Shorter telomeres, protective caps for DNA, may raise IPF risk
Obesity and tobacco smoking also thought to affect telomere length
People with shorter telomeres, or chromosome “caps,” may be at a greater risk of developing idiopathic pulmonary fibrosis (IPF), a study reported.
This work “also provided some interesting genetic evidence to prove that obesity and exposure to tobacco smoking as a fetus might also contribute to the development of the fibrotic [disease],” the researchers wrote. Previous studies suggest a link between obesity and/or smoking and shorter telomeres, they added, noting the associations found here should be confirmed in future studies.
The study, “Genetic association of telomere length, obesity and tobacco smoking with idiopathic pulmonary fibrosis risk,” was published in the journal BMC Public Health.
Telomeres help to protect DNA in cells from damage
IPF, a form of pulmonary fibrosis (PF) that lacks a clear underlying cause, is characterized by progressive lung tissue scarring, or fibrosis, leading to shortness of breath and other disease symptoms. It also tends to occur in middle-age and older adults, and telomeres length can be affected by the aging process.
Telomeres are structures that cap the ends of chromosomes, helping to protect DNA from damage. Abnormally short telomeres have been tied to an higher risk of a variety of conditions, including PF.
“An increasing number of observational studies focused on the potential effects of … telomere-associated factors (i.e. tobacco smoking, alcohol drinking, and obesity) on the risk of IPF, and provided some interesting findings,” the researchers wrote.
Scientists at institutes in Zhengzhou, China, aimed to validate these reported observations by using genome-wide association studies to explore the genetic effects of telomere length and telomere-associated factors on IPF risk. Genome-wide association studies are those that scan all genes, or the genome, looking for small genetic alterations, called single nucleotide polymorphisms (SNPs), that are found more often in people with a particular disease.
Data collected came from a U.K. biobank with 472,174 participants, with a focus on genetic variants potentially associated with telomere length and the linking of telomere length to certain conditions. IPF data were obtained from a database including 1,812 people in Europe with the disease and 338,784 without it as controls.
Longer telomere length was found to associate with a reduced risk of IPF, with risk being 52.5% lower for each standard deviation increase in telomere length. This risk was calculated after excluding SNPs linked to obesity and smoking. (Standard deviation or SD is a statistical measure of how much variation there is within a dataset, or how close or far apart data points spread from the mean.)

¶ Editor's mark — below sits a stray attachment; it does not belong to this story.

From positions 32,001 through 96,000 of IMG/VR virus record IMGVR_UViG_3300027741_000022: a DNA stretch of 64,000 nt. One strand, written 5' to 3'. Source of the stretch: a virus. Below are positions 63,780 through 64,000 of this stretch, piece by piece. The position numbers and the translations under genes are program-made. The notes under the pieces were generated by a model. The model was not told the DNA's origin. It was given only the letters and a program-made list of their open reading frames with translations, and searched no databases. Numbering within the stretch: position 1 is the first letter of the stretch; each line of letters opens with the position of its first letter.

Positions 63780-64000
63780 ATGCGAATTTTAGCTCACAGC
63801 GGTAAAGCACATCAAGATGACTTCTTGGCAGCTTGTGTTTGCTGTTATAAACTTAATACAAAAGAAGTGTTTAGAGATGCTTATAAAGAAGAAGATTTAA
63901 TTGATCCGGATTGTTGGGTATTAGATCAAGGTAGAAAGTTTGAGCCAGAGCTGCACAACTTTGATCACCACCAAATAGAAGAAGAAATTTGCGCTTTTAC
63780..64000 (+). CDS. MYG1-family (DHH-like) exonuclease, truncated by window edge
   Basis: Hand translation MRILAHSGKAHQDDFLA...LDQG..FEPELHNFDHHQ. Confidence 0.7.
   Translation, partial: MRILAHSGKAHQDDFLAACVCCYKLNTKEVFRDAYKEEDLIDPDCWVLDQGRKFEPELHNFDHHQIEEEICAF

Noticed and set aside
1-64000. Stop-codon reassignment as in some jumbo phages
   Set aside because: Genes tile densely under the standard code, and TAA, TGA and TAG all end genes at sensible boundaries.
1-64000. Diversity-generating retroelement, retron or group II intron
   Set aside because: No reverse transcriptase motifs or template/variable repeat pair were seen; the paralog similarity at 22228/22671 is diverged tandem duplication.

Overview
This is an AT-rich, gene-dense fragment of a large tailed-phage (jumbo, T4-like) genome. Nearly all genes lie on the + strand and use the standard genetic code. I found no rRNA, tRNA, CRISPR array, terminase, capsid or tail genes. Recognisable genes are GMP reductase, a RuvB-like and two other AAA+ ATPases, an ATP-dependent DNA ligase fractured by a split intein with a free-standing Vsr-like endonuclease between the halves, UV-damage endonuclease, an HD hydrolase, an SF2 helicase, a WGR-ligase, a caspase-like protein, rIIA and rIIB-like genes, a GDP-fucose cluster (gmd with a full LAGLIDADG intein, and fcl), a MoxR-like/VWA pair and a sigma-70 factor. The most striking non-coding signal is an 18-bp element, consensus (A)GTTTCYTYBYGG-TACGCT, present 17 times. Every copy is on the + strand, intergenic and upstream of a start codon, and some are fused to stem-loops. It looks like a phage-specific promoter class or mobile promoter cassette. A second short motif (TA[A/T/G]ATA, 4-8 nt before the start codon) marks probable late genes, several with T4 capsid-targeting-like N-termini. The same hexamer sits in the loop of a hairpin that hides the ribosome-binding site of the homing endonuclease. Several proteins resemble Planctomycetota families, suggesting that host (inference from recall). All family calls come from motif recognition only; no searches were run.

Obesity and smoking, linked to telomere length, seen as possible IPF causes
Next, they analyzed factors associated with telomere length, including obesity, tobacco smoking, and alcohol drinking. Obesity was determined by a person’s body mass index (BMI) and body fat percentage (BFP), both measures of body fat.
Higher BMI and BFP values linked with an increased risk of developing IPF. That risk was 42.5% times higher per each SD increase in BMI, and 70.2% per each SD increase in BFP.
People whose mothers smoked during pregnancy also were at a higher risk of IPF — a risk found to be 13.18 times higher per SD increase in the prevalence of maternal smoking.
“These results were consistent with one important medical truism that many organs of the fetus (including the lungs) were at a developmental stage and were susceptible to damage from tobacco,” the researchers wrote, and findings warrant further investigation.
No associations were seen between heavy smoking, smoking initiation, age of smoking initiation, smoking cessation, and the risk of developing IPF. Similarly, heavy drinking did not associate with a higher risk of the disease.
“In conclusion, the present study confirmed the causal association of [telomere length] with the risk of IPF,” the researchers wrote. It also demonstrated that factors that might influence the length of telomeres, such as “obesity and exposure to tobacco smoking as a fetus might also contribute to the development of [IPF].”
When exploring the effect of telomere length on one disease, it is important to consider that telomere length decreases progressively with age, so study groups should be of similar ages. A significant age difference between data sets in this study, and that was noted as an important limitation by its authors.
Therefore, “these findings should be verified by future studies,” the researchers noted.